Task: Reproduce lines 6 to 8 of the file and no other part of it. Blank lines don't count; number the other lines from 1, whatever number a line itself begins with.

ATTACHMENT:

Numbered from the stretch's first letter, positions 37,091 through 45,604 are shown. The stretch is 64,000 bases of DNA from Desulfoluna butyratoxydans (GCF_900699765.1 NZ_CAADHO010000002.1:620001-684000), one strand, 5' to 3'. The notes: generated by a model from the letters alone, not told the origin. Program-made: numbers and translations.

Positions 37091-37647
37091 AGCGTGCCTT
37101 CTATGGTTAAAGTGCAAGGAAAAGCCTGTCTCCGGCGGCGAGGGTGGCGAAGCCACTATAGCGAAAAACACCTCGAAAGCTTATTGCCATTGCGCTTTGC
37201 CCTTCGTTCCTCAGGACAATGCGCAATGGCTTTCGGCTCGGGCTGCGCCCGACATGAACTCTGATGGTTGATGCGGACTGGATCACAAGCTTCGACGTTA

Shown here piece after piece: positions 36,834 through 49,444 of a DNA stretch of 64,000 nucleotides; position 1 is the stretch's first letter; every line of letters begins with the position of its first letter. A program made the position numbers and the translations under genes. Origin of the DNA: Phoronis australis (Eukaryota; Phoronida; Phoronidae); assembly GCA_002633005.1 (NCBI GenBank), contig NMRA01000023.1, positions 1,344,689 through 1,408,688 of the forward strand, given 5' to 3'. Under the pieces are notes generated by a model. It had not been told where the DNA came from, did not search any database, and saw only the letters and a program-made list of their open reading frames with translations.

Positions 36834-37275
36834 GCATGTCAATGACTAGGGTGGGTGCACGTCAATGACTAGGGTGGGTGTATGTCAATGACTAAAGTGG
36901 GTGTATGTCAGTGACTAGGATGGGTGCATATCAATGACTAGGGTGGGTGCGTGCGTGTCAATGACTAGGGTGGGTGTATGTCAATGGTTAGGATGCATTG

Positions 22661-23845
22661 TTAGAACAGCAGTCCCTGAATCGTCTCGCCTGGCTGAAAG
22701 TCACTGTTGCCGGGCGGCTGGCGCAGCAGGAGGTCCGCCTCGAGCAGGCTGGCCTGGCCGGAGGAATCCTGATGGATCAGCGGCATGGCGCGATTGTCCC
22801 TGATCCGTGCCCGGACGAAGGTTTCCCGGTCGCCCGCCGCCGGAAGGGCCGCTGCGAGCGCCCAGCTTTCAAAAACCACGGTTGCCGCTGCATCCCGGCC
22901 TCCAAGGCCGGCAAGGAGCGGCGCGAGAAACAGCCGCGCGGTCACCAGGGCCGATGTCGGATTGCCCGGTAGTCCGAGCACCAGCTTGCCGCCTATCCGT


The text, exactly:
Shown here piece after piece: positions 36,834 through 49,444 of a DNA stretch of 64,000 nucleotides; position 1 is the stretch's first letter; every line of letters begins with the position of its first letter. A program made the position numbers and the translations under genes. Origin of the DNA: Phoronis australis (Eukaryota; Phoronida; Phoronidae); assembly GCA_002633005.1 (NCBI GenBank), contig NMRA01000023.1, positions 1,344,689 through 1,408,688 of the forward strand, given 5' to 3'. Under the pieces are notes generated by a model. It had not been told where the DNA came from, did not search any database, and saw only the letters and a program-made list of their open reading frames with translations.

Positions 36834-37275
36834 GCATGTCAATGACTAGGGTGGGTGCACGTCAATGACTAGGGTGGGTGTATGTCAATGACTAAAGTGG